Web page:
Study ends debate over role of steroids in treating septic shock

January 19, 2018
The results from the largest ever study of septic shock could improve treatment for critically ill patients and save health systems worldwide hundreds of millions of dollars each year.

New approach could help curtail hospitalizations due to influenza infection

January 18, 2018
More than 700,000 Americans were hospitalized due to illnesses associated with the seasonal flu during the 2014-15 flu season, according to federal estimates. A radical new approach to vaccine development at UCLA may help ...

Zika virus damages placenta, which may explain malformed babies

January 18, 2018
Though the Zika virus is widely known for a recent outbreak that caused children to be born with microencephaly, or having a small head, and other malformations, scientists have struggled to explain how the virus affects ...

Certain flu virus mutations may compensate for fitness costs of other mutations

January 18, 2018
Seasonal flu viruses continually undergo mutations that help them evade the human immune system, but some of these mutations can reduce a virus's potency. According to new research published in PLOS Pathogens, certain mutations ...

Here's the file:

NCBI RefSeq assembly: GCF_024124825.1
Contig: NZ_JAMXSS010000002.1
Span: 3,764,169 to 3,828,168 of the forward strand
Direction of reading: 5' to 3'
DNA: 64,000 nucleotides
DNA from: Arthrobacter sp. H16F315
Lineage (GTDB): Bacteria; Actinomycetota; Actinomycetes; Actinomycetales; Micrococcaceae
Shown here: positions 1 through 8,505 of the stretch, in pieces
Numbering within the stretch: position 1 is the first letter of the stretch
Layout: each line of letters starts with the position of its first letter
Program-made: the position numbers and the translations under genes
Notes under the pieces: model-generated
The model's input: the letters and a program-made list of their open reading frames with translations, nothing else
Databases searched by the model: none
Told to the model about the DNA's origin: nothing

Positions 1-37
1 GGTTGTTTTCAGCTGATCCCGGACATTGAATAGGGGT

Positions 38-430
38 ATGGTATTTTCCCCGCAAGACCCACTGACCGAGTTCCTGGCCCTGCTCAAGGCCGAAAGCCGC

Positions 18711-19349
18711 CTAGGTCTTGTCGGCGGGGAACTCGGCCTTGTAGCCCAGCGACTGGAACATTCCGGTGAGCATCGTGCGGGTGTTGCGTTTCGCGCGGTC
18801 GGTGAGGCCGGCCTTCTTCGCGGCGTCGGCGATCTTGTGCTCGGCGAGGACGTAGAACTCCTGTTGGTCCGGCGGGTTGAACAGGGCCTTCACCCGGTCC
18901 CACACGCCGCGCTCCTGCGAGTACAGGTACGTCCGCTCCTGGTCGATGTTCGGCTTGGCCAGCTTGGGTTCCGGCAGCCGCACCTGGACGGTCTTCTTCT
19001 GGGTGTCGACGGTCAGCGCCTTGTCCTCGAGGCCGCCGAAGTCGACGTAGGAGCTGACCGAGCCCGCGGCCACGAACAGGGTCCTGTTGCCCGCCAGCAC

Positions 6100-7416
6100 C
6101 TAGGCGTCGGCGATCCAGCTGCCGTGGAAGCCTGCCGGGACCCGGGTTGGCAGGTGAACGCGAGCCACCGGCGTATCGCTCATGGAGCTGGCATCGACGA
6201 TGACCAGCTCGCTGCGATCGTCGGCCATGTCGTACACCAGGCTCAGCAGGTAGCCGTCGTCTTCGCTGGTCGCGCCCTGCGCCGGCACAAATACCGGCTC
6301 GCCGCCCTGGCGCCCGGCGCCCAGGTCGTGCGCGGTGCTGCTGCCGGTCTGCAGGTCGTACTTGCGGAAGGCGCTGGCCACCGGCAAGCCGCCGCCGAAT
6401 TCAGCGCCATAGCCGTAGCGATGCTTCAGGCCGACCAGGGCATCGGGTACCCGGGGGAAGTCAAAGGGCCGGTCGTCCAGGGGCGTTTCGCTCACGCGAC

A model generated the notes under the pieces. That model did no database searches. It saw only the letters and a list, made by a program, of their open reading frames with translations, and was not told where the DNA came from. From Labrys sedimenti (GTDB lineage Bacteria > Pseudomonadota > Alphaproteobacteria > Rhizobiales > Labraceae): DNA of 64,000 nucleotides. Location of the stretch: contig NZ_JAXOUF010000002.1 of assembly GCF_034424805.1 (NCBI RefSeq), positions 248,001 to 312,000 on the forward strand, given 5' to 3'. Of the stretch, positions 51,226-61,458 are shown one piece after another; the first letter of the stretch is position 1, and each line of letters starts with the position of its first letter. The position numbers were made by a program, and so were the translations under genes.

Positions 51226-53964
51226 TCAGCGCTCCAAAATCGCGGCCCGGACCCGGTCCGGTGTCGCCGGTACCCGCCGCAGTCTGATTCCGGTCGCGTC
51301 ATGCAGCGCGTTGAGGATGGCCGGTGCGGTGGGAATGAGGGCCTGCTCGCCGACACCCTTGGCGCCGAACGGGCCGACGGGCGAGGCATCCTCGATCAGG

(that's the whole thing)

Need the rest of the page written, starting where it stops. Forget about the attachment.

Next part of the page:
Study reveals how MRSA infection compromises lymphatic function

January 17, 2018
Infections of the skin or other soft tissues with the hard-to-treat MRSA (methicillin-resistant Staphylococcus aureus) bacteria appear to permanently compromise the lymphatic system, which is crucial to immune system function. ...

4 comments

Adjust slider to filter visible comments by rank

Display comments: newest first

tadchem
3 / 5 (2) May 17, 2013
Natural selection is an inexact process.
Sean_W
2 / 5 (4) May 18, 2013
So if you don't get genital mutilation and you don't get left out in the cold to see if you die or not you're not a real man? I think a real man would be the guy who tells you to get stuffed when you try to do that to him.
Chromodynamix
not rated yet May 18, 2013
Natural selection is an inexact process, especially if you are still living in the stone age!
It's kinda spooky driving along the modern N2 highway, and seeing plastered faces of young men wearing only a blankets walking along the road!
loneislander
1 / 5 (1) May 19, 2013
Credulity is an oasis for dogma. But what does the world offer in exchange?

Please sign in to add a comment. Registration is free, and takes less than a minute. Read more

Click here to reset your password.
Sign in to get notified via email when new comments are made.